Music

Justin Townes Earle Captures Personal Side Of Gentrification On New Record

On his latest record "Kids in the Street,” Justin Townes Earle focuses on how gentrification has taken its hold.
On his latest record "Kids in the Street,” Justin Townes Earle focuses on how gentrification has taken its hold.
Credit New West Records

Classic cars inspire classic songs, from Corvettes to Chevys to Little Deuce Coupes.

Justin Townes Earle’s song “Champagne Corolla” finds something to love in the ubiquitous Toyotas. But that playfulness and musicality and the sense that the times are a-changin’ is pervasive on his latest record “Kids in the Street.”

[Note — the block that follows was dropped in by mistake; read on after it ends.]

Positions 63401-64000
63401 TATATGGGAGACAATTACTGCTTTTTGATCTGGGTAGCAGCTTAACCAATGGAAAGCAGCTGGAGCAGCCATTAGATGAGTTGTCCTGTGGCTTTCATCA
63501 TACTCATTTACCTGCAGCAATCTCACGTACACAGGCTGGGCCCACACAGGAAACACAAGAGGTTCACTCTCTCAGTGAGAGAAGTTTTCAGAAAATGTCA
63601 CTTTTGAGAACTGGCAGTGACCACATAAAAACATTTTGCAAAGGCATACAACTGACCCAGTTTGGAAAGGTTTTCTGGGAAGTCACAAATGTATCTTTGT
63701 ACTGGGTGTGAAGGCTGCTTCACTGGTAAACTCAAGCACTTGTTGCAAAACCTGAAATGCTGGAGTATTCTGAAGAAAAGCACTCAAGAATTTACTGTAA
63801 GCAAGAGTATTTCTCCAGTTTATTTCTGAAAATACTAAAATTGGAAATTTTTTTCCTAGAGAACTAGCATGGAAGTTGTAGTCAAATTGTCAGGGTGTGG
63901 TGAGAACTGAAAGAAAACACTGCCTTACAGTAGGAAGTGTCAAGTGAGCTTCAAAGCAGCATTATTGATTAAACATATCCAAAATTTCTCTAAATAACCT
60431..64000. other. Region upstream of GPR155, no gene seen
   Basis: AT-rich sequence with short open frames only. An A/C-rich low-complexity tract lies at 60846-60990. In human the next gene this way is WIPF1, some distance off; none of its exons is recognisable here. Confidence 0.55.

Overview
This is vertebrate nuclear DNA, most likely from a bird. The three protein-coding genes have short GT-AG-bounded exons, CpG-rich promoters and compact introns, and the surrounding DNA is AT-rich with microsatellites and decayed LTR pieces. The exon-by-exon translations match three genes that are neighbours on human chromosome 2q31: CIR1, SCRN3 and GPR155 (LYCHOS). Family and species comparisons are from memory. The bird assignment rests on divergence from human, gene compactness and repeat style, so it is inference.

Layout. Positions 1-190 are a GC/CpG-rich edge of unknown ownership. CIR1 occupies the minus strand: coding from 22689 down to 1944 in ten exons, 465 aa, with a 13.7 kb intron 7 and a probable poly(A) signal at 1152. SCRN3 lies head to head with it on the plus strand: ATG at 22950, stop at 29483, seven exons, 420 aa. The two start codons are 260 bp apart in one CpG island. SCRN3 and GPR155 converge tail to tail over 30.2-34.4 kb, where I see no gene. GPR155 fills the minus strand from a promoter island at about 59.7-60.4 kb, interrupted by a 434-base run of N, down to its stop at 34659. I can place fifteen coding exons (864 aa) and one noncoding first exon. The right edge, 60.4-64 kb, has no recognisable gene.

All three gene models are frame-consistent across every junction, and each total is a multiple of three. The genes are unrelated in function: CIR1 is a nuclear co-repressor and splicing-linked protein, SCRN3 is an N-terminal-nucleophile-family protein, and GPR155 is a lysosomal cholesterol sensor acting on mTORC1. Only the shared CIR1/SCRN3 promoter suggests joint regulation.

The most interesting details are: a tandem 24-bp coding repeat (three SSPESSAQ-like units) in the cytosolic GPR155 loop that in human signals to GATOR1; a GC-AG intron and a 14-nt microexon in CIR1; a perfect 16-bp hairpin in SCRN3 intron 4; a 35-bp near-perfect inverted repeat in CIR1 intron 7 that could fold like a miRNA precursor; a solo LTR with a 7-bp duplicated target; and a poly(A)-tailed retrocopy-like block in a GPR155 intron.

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Earle is the son of songwriter Steve Earle and named for his father’s mentor Townes Van Zandt.

With that legacy behind him, Justin Townes Earle has built quite a career himself.

“Kids in the Street” is his seventh album, and the first one he has recorded outside of Nashville. Yet, that city, along with Corollas, is a huge focus of the album and how gentrification has taken its hold.

On the title track, he sings, “No, those weren’t better days, but they still meant something to me when we were kids out in the street.”

“It’s a really strange thing to see everything change. And just the memories of people who lived there for years and years just wiped off the map,” said Earle in an interview with Myke Johns.

Earle performs at 8 p.m. tonight at City Winery.